Mini Time Capsules: Photographer Wants Your Undeveloped Film For New Project
AILSA CHANG, HOST:
Imagine unearthing your own time capsule. Would you open it up, or would you be nervous about revisiting your younger self? Photographer Ron Haviv wants to help you open up your time capsules. He's asking for old rolls of undeveloped film for a website he's building. The project is called Lost Rolls America.
Thank you for being with us, Ron.
RON HAVIV: My pleasure. Thank you.
CHANG: So what are you constructing with all these old photos?
HAVIV: Well, we're basically constructing a visual archive. I think that they are so many lost memories out there contained in these little rolls of film sitting in people's drawers, in kitchen cabinets, in boxes and so on that - it's becoming more and more difficult to find places to develop your film, where - we thought this would be a good time to kind of remind people, especially around the holidays. You're going home? Grab some of your film, and give it into the project. And we'll help you see some of your lost memories.
CHANG: OK, wait. So people send in their rolls of photos to you. You develop those photos. Then what happens?
HAVIV: Basically, people send in their film. Fujifilm is one of the sponsors of the project, so they'll develop and scan the film for free. We'll then upload it to a secure website that only you'll be able to see. You, the viewer, choose one or two images that not necessarily is the best photograph but is a photograph that means something to you. And then we have a questionnaire that people fill out, which is really dealing with their memory or lack of memory of that moment.
And in the end, I think we're going to have this kind of really amazing thing. It's like, literally, like, a kind of a visual StoryCorps. And by extension, this project also kind of talks about the end of the analog era and the entering of the digital age in that it's not possible, for the most part, for people, especially if they're taking photographs with their phone - you're always going to probably have, you know, the GPS coordinates. You're going to have the date. You're going to have the time. And if you run it through different programs, you'll have facial recognition. So this kind of idea about kind of not knowing what's on the film really ends with the analog era.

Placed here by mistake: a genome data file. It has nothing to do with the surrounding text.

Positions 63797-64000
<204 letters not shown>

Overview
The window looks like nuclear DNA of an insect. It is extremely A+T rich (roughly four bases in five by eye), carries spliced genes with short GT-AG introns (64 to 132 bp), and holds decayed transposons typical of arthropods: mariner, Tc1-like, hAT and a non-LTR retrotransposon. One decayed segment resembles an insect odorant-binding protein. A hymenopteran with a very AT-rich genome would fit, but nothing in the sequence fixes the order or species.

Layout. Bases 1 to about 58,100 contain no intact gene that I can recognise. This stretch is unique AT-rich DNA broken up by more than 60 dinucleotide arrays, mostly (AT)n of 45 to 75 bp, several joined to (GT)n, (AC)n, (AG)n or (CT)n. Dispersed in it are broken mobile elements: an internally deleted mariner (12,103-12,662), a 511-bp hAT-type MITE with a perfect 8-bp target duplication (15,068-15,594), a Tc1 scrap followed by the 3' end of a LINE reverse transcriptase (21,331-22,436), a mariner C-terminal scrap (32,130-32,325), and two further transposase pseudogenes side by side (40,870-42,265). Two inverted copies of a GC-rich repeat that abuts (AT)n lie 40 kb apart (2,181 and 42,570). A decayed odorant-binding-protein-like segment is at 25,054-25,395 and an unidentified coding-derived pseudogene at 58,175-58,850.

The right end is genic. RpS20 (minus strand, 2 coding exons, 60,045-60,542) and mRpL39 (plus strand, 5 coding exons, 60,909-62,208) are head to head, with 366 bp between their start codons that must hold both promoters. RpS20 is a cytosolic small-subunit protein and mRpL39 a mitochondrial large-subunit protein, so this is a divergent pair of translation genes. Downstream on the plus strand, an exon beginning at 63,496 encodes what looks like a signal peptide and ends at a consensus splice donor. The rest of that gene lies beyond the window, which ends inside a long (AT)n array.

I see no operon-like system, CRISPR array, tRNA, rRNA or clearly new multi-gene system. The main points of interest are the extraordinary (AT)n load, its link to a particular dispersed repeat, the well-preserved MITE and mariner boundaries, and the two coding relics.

CHANG: Well, besides offering people a way to physically develop these old rolls of film, is there something else you're trying to achieve by helping people share these photos with strangers?
HAVIV: I think so. I think - you know, we not only narrate historical memory through imagery, but we also narrate our own personal histories with the aid of these images. And so the individual memories are offering points of connection to a broad public because there are so many similarities. And there's so many lovely stories that we've already seen that have come online of people talking about - like, for instance, one photographer found a photograph of his son having his first ice cream. It's an amazing, beautiful, like, loving-life kind of moment.
Another photographer found a photograph of her daughter when she was 6 years old and she'd just lost some teeth. And she had this amazing look of glee. She wrote in the piece with the photograph, like, her daughter's now 15 years old and she had forgotten what her daughter looked like with unbridled passion and enthusiasm. It was this kind of bittersweet memory.
CHANG: Ron Haviv is the photographer and creator of the Lost Rolls America program.
Thank you for joining us.
HAVIV: My pleasure. Thank you very much.
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